The big box retailer announced Friday that it will start phasing out gender-based signage in some departments. The shift comes in response to customer feedback that distinguishing between products for girls and boys is unnecessary and maybe even harmful.
Parents and gender equality advocates welcomed the news as a significant step with potential to inspire other retailers.
“This change is a step towards removing gender limitations in childhood, but when one of the world’s largest retailers does this, the ripple effect will be significant,” author Melissa Atkins Wardy said in her blog, Pigtail Pals & Ballcap Buddies, which promotes gender-neutral toys, apparel and other products for children.
“This change will play a role in shifting the way kids see themselves as consumers and will help to shift the way adults see the role of gender in childhood,” said Wardy, author of “Redefining Girly: How Parents Can Fight the Stereotyping and Sexualizing of Girlhood, from Birth to Tween.”
Historically, Target used signs to help customers find products faster, the company said in a statement on its website. In some cases it makes sense, like with apparel, where fit and sizing differences between the sexes come into play, the statement said.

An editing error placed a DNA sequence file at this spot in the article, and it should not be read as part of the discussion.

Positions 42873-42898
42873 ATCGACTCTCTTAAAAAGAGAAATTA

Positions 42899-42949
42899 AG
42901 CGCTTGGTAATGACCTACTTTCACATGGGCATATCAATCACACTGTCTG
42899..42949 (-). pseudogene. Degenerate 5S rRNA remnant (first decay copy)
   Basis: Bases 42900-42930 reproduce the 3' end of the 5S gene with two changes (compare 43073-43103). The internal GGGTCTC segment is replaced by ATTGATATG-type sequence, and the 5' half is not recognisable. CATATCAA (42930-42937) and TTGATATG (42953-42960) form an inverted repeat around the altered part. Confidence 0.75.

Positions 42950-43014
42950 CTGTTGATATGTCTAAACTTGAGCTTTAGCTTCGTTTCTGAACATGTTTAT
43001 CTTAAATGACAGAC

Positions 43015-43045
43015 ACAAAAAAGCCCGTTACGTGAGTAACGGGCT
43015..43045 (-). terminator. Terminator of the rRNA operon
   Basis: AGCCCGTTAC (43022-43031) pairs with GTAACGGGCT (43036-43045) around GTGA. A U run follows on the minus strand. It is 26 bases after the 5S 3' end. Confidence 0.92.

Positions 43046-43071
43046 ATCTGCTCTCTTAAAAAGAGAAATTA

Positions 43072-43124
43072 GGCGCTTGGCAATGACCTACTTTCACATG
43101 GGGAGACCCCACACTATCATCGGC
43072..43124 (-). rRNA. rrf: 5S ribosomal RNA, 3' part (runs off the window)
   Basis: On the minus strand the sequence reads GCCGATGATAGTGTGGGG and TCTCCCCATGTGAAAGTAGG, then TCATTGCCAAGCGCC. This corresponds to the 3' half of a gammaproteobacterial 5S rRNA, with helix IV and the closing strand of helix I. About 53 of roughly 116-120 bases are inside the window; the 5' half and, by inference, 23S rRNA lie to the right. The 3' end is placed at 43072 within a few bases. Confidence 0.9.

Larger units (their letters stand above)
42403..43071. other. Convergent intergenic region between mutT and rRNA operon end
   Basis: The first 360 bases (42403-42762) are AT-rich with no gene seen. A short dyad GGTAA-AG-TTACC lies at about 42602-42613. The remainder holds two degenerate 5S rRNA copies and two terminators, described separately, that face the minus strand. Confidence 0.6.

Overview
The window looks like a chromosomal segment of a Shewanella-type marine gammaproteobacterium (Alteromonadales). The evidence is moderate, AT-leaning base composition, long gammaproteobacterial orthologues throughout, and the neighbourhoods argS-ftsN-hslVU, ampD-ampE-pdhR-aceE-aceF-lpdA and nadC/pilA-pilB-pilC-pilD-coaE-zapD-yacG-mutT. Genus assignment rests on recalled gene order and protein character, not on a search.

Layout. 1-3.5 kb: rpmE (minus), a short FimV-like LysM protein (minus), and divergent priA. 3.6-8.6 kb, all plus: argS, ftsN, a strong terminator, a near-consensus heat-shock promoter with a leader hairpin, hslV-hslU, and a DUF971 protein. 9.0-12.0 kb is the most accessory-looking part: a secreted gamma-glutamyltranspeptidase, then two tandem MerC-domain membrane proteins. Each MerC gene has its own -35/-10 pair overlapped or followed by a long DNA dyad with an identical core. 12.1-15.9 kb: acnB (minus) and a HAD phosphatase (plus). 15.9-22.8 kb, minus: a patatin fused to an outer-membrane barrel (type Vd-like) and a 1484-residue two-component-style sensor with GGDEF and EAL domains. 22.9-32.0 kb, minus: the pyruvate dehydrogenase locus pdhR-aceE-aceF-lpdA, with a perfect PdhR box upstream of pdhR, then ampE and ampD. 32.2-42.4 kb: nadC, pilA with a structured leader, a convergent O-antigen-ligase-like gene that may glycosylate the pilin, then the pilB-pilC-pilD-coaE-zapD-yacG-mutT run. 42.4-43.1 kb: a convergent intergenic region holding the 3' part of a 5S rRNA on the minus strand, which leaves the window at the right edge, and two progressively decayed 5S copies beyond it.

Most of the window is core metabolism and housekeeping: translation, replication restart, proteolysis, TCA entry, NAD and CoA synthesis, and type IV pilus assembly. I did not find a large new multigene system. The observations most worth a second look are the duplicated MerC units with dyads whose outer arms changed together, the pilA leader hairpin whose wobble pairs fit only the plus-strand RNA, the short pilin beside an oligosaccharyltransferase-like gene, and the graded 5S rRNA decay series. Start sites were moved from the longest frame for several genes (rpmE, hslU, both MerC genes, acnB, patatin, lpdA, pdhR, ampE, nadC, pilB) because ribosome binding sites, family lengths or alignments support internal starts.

“But shopping preferences and needs change and, as guests have pointed out, in some departments like toys, home or entertainment, suggesting products by gender is unnecessary,” the company said.
“We heard you, and we agree.”
The changes will come over the next few months, the company said. Signs in the kids’ bedding area will no longer feature suggestions for boys or girls. In the toys aisles, references to gender, including the use of pink, blue, yellow or green paper on the walls of shelves, also will be removed.
A small minority of commenters criticized Target in the online statement for giving into pressure to promote “politically correct fads” and “homogenize the genders.”
Far more people applauded the decision.
“Thank you! I’m so tired of my daughter trying to play with her best friend (a boy) and him not wanting to because whatever she has is a girl toy. Or not wanting to watch the show she suggested because it’s a girls’ show,” one commenter said. “Eliminating these gender typed divisions will help kids learn a toy is a toy, a show is a show, fun is fun.”
Ohio mother Abi Bechtel was one of many Target shoppers in recent months to publicly criticize the store for marketing products based on gender. A picture she tweeted in June was widely shared, sparking debate over who’s to blame for gendered toys — toymakers or consumers.
Bechtel applauded Target for listening to consumers who agreed that “color-coded” marketing is “regressive and harmful.”
“Kids pick up cues about what society thinks of gender from so many places, and I’m glad that the Target toy aisle is no longer going to be one of the places they’re bombarded with ideas about what’s appropriate for kids of any gender to play with,” she said Saturday.
“I’m really pleased that so many people saw the potential for change and joined in asking for things to be better, and that Target listened.”